8.1: Equivalent Expressions
Create three different expressions that are each equal to 20. Each expression should include only these three numbers: $4$, $\text- 2$, and $10$.
Let’s look at similar triangles.
Create three different expressions that are each equal to 20. Each expression should include only these three numbers: $4$, $\text- 2$, and $10$.
Your teacher will give you some dried pasta and a set of angles.
Find two others in the room who have the same angle $A$ and compare your triangles. What is the same? What is different? Are the triangles congruent? Similar?
Find two others in the room who used your same angles and compare your triangles. What is the same? What is different? Are the triangles congruent? Similar?
How did you decide if they were or were not congruent or similar?
Here is triangle $PQR$. Break a new piece of pasta, different in length than segment $PQ$.
Is your new pasta triangle $PST$ similar to $\triangle PQR$? Explain your reasoning.
If your broken piece of pasta were a different length, would the pasta triangle still be similar to $\triangle PQR$? Explain your reasoning.
Quadrilaterals $ABCD$ and $EFGH$ have four angles measuring $240^\circ$, $40^\circ$, $40^\circ$, and $40^\circ$. Do $ABCD$ and $EFGH$ have to be similar?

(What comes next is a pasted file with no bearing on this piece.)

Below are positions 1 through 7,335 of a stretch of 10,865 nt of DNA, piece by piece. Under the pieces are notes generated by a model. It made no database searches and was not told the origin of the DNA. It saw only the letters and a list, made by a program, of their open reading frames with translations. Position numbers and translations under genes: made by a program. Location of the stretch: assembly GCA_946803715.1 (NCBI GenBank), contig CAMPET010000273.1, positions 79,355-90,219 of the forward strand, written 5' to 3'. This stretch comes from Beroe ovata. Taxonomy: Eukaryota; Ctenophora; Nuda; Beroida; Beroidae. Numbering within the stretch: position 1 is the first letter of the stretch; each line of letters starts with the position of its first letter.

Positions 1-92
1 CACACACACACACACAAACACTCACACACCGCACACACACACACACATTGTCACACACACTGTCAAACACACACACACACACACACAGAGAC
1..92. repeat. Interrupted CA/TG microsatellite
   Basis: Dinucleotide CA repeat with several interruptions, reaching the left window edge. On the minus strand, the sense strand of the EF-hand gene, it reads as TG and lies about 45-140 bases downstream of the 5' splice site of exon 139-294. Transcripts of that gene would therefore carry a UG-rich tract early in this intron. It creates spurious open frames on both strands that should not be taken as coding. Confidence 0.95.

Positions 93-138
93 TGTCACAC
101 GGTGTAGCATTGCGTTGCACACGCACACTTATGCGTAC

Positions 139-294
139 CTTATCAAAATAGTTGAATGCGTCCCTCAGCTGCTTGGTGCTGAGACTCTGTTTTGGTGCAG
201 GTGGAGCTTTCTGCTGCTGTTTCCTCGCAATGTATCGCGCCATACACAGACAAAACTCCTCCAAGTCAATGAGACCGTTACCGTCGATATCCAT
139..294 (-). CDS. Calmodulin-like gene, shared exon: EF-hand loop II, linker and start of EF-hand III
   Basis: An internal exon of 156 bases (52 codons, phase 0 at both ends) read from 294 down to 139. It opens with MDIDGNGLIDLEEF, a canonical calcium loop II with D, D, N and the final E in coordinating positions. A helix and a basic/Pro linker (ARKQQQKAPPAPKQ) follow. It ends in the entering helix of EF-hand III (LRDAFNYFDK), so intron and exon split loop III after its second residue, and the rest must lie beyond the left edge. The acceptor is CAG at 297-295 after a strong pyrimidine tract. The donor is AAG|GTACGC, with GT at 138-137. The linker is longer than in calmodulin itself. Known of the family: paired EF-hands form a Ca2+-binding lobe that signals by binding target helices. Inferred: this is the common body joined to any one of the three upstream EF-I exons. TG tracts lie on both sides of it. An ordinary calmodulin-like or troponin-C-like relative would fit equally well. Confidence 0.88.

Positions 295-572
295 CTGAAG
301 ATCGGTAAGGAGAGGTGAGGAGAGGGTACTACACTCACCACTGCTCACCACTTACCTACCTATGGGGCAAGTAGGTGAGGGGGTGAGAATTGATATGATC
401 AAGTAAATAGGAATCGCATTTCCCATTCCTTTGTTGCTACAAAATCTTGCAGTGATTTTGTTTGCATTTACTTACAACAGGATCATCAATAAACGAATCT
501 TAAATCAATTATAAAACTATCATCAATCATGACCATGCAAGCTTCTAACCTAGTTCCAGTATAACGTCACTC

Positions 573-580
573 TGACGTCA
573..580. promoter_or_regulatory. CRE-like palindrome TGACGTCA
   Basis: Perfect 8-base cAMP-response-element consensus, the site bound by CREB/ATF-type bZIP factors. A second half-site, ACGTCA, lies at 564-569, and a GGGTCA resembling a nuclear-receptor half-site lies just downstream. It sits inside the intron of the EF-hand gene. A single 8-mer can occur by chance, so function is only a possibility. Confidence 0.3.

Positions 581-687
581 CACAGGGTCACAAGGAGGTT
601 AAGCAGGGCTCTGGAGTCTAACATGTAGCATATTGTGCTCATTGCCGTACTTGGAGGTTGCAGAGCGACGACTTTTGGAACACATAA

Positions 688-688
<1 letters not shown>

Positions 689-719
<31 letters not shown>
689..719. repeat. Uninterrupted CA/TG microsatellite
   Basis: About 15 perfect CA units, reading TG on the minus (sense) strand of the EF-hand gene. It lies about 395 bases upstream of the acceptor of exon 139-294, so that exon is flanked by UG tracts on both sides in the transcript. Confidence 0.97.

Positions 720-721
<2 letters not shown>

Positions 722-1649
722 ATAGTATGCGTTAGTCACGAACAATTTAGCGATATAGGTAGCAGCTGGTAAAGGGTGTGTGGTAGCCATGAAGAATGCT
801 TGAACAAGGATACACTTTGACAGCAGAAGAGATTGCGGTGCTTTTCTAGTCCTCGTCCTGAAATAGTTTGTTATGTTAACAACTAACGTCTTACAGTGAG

This diagram has several triangles that are similar to triangle $DJI$.
We learned earlier that two polygons are similar when there is a sequence of translations, rotations, reflections, and dilations taking one polygon to the other. When the polygons are triangles, we only need to check that that both triangles have two corresponding angles to show they are similar—can you tell why?
Here is an example. Triangle $ABC$ and triangle $DEF$ each have a 30 degree angle and a 45 degree angle.
We can translate $A$ to $D$ and then rotate so that the two 30 degree angles are aligned, giving this picture:
Now a dilation with center $D$ and appropriate scale factor will move $C'$ to $F$. This dilation also moves $B'$ to $E$, showing that triangles $ABC$ and $DEF$ are similar.